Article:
For those who think history is boring based on their own school experience with the subject, I always recommend living books. These kinds of books tell so much more than just dry facts and dates. They’re written by those who really experienced the events, or by those who feel passionately about them. They’re told as exciting stories to help us realize that history is fascinating and worth studying. We can learn so much from those who have gone before us.
Ten Girls from History is an example of a living book that draws the reader in and makes history come alive. It was written by Kate Dickinson Sweetser in 1917 and updated by Amy Puetz in 2011. There are 10 chapters with a total of 238 pages. It makes a perfect read aloud for the family or a resource for a study of women in history.
Women featured in this book include:
- Louisa May Alcott: Author of Little Women
- Clara Barton: The Angel of the Battlefield
- Molly Pitcher: The Brave Gunner of the Battle of Monmouth
- Cofachiqui: An Indian Princess
- Madeleine De Vercheres: The Heroine of Castle Dangerous
- Dorothy Quincy: A Girl of the American Revolution
- Ida Lewis: The Heroine of Lime Rock Lighthouse
- Elizabeth Van Lew: The Girl who Risked all for the Union
- Virginia Reed: Midnight Heroine of the Plains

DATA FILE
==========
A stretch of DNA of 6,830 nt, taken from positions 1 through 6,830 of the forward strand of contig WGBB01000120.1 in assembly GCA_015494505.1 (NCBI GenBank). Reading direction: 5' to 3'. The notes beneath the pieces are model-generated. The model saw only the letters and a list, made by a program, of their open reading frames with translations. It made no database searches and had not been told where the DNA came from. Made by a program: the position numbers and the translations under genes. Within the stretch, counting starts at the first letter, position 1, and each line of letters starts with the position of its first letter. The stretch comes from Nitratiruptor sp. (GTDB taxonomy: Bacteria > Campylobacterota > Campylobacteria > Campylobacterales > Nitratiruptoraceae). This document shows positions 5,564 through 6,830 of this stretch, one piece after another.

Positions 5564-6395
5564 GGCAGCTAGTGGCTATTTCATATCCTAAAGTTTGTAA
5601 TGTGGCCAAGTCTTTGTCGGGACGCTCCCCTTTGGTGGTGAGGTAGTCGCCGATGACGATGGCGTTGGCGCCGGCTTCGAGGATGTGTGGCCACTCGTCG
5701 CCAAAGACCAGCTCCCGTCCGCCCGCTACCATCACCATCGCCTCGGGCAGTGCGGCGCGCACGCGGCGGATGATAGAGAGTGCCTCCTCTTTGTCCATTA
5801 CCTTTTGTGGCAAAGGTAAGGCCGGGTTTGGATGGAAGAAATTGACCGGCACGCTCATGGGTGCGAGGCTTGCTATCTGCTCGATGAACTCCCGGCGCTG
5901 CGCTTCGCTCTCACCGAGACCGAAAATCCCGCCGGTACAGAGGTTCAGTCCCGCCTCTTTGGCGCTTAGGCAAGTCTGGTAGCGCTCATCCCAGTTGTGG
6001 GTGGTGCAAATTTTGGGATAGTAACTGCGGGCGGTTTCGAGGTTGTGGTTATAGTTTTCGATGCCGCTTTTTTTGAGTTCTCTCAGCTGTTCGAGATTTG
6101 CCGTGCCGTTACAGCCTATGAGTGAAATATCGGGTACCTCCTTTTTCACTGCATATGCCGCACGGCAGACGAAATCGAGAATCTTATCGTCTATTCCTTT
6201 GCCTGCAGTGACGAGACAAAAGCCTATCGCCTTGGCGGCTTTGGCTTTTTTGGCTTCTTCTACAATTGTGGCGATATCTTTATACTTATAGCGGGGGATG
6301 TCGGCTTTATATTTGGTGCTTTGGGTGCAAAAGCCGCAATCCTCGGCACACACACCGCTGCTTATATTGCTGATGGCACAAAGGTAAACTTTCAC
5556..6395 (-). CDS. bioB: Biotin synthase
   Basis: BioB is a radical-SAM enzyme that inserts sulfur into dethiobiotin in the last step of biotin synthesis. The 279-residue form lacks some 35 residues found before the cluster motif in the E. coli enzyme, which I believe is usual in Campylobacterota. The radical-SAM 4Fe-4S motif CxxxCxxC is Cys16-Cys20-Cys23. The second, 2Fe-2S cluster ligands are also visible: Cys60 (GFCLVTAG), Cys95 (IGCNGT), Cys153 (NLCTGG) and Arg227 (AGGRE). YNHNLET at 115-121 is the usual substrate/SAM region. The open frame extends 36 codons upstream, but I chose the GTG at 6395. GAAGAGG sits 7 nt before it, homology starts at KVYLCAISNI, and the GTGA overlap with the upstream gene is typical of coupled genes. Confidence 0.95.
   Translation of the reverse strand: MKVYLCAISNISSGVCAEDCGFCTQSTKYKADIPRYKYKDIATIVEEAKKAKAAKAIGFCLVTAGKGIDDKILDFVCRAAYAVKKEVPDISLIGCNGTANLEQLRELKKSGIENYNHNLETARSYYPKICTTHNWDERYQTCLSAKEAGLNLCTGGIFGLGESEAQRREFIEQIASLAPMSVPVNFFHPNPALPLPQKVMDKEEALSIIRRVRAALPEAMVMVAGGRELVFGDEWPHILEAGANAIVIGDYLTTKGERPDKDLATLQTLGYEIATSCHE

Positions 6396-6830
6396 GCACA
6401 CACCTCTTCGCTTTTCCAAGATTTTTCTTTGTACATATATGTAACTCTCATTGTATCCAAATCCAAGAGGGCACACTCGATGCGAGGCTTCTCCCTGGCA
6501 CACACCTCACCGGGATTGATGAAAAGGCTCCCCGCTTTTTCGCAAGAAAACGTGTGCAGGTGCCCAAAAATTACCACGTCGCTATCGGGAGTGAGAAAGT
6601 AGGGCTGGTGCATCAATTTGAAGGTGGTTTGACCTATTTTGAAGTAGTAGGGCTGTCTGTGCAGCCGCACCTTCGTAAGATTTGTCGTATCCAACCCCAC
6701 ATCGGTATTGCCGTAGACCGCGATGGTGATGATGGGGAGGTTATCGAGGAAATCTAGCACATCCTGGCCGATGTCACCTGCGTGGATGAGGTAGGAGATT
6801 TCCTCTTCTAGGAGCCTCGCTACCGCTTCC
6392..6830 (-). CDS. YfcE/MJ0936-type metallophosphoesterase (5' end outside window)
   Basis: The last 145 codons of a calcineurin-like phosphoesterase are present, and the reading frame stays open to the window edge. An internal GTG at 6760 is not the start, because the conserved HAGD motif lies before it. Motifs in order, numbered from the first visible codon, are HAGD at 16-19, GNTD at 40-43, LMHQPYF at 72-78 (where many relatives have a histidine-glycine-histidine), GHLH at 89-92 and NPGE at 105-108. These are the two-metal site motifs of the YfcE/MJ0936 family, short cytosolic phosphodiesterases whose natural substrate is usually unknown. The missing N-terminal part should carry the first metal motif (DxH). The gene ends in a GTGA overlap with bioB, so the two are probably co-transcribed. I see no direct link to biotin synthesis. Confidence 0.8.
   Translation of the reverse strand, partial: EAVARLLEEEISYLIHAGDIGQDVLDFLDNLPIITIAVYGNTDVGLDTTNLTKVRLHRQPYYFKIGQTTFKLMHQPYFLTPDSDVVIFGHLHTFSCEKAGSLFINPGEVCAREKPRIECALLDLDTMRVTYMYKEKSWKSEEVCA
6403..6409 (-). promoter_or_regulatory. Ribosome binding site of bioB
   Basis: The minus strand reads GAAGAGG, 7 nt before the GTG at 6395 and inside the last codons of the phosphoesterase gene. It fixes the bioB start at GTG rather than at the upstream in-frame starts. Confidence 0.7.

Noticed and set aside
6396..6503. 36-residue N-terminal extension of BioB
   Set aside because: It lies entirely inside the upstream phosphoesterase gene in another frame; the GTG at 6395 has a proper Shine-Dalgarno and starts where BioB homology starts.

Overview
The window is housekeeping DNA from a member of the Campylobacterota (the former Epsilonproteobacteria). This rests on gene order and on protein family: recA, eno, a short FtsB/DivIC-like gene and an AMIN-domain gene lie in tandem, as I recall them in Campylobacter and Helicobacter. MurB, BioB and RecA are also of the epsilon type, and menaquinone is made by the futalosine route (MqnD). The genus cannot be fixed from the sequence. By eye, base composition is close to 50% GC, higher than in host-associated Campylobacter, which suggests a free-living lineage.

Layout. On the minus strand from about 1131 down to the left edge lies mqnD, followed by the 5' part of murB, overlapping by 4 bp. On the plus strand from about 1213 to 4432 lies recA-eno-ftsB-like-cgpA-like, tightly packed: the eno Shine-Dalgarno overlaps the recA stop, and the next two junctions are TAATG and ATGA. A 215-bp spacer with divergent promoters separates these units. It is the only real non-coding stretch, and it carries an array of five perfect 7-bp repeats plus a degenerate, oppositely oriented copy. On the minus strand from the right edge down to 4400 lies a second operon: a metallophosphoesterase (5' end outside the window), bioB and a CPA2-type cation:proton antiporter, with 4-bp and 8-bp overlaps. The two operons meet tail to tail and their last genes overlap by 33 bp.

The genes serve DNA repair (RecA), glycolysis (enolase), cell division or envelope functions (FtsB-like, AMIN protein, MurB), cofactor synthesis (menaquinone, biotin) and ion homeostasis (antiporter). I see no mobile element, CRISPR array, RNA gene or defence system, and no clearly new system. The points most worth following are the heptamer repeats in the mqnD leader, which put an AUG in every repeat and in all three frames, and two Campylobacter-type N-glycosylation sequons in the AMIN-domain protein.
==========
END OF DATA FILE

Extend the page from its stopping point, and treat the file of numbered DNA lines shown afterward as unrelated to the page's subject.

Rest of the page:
- Clara Morris: The Girl who Won Fame as an Actress
Each woman is an example of courage, faith, and inspiration. They are good role models for girls at a time when good role models are hard to find.
I like this quote from Kate Dickinson Sweetser in the introduction:
My first aim in bringing the lives of these ten girls from history to the attention of the girls of today has been to inspire them to like deeds of patriotism and courage. Second only to that purpose is a desire to make young Americans realize as they read these true stories of achievement along such widely varying lines of work, that history is more thrilling than fiction, and that if they will turn from these short sketches to the longer biographies from which the facts of these stories have been taken, they will find interesting and absorbing reading.
I want my daughters to enjoy learning about history. Even more than that, I want them to learn the character qualities and the motivation behind the women in history. These are the things that will make a difference in their own lives and serve a greater purpose in the long run.
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